Being questioned by the Police is always a difficult and stressful thing.   Often however the ultimate result in Court will depend on what you do, or don’t do, when first questioned by Police.

Our law has traditionally recognised that an accused person (or a “suspect”) has a right to silence, i.e., a right to refuse to answer any questions on the ground that the answers may incriminate that person.   This right to refuse/decline to answer questions is absolute unless there exists some legislation (i.e., an Act of Parliament) that takes away or reduces that right “in very clear terms”.

There are only a very small number of situations in NSW where the law has reduced the right to silence.    Generally the situations where such special laws have been created are very unusual and involve laws which most people will never have any contact with such as laws relating to Terrorism or Bikie Gangs.

We have always advised our clients that the Police are often entitled to ask anyone for their name and address.   This right however does not normally entitle Police to then force a person to answer any other questions.

The Supreme Court of NSW recently confirmed that if the Police think you are a possible suspect in regard to a crime they can ask you to identifyyourself, and a refusal to do so is a criminal offence for which the Police can then arrest you.   However, if you answer the question(s) as to your identity, you are then entitled to refuse to answer any other questions at all.   The Police cannot arrest you for the purpose of interviewing you or requiring you to take part in an identification parade.

If, after you identify yourself, you tell the Police you do not want to answer any questions, the Police then either have to arrest you and charge you with an offence or let you go.    It is always sensible to politely answer any request for you to identify yourself (which could include a request to produce your Licence or other proof of identity) and to then again politely (and if necessary repeatedly) refuse to answer any other questions or to take any part in a Record of Interview.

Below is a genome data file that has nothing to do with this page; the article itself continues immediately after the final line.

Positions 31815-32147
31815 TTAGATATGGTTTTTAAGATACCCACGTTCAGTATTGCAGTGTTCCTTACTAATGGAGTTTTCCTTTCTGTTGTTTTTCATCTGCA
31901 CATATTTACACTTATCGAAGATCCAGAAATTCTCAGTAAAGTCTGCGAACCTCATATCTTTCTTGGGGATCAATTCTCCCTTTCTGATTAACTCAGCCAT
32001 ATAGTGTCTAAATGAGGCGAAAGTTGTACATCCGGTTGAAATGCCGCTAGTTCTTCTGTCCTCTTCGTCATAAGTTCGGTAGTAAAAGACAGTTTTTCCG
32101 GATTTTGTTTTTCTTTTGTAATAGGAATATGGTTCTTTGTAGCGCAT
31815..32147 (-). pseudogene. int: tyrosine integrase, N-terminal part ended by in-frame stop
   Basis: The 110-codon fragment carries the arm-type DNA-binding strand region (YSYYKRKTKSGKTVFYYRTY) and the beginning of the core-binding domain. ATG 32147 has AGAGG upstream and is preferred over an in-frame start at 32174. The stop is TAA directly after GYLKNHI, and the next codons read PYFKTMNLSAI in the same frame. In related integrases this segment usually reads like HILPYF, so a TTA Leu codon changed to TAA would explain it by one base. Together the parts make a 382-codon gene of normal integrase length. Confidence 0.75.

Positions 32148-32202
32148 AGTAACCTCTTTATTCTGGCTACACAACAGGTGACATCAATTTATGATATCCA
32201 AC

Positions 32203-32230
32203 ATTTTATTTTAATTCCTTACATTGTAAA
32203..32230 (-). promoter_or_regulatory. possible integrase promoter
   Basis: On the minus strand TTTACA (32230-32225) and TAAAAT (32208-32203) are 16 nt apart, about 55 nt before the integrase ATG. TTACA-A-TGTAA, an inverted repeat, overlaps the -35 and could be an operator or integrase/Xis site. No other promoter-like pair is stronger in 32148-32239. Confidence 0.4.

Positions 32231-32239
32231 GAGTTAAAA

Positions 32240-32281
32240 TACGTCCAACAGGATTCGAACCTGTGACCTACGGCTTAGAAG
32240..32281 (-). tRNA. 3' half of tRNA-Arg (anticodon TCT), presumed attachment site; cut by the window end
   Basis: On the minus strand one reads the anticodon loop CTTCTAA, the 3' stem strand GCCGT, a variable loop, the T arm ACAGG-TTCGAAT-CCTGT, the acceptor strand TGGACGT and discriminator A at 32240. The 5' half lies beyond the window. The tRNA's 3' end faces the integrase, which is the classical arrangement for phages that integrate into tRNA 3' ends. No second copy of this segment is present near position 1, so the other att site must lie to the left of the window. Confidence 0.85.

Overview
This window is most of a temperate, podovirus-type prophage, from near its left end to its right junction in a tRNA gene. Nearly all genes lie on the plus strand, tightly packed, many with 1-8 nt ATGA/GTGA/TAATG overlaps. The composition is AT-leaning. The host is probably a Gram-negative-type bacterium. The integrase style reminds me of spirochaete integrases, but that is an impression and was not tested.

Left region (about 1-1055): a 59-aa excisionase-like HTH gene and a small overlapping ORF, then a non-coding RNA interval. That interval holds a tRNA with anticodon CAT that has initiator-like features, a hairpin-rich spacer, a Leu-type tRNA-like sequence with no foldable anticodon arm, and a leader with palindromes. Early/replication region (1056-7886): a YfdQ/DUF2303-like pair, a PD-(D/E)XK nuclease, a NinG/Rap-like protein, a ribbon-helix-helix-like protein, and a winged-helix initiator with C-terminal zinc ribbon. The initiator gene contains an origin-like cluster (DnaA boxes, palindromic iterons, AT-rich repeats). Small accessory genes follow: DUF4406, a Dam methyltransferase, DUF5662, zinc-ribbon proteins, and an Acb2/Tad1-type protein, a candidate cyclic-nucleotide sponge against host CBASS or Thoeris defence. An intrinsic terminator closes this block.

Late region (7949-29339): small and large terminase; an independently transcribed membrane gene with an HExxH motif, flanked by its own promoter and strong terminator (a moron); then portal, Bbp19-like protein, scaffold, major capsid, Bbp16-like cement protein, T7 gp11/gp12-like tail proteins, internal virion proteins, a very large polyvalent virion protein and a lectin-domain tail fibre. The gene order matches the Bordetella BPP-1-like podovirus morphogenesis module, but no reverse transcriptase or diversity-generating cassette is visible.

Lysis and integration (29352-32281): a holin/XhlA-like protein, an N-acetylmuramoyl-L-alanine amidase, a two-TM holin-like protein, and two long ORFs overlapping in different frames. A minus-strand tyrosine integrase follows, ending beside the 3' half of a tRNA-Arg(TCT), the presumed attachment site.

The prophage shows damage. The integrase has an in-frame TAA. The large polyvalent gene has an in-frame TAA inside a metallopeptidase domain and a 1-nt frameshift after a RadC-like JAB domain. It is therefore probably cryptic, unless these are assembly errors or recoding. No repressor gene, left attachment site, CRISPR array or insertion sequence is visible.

The Police may say something like:-

“We just want to give you a chance to give your side of the story” or

“If you don’t answer our questions you will look guilty”.

However, if you do not want to answer their questions then you should politely continue to refuse to do so.    There is no inference of guilt arising from the mere fact that you refused to answer the questions of the Police.

Even if the Police do charge you with something, or they take you into custody, you can still refuse to answer their questions and the law says that the Police cannot just keep you in custody indefinitely.   Once you are charged you are entitled to be released or should be brought before a Court as soon as possible if the Police are not prepared to grant you Bail and release you.    If they are not going to charge you with something then the Police are required to release you.

If the Police breach these laws then they may be prevented from using any evidence against you that arises from their unlawful detention or arrest of you and you may be able to sue the Police for wrongful arrest, unlawful imprisonment or malicious prosecution.   We have successfully handled such cases.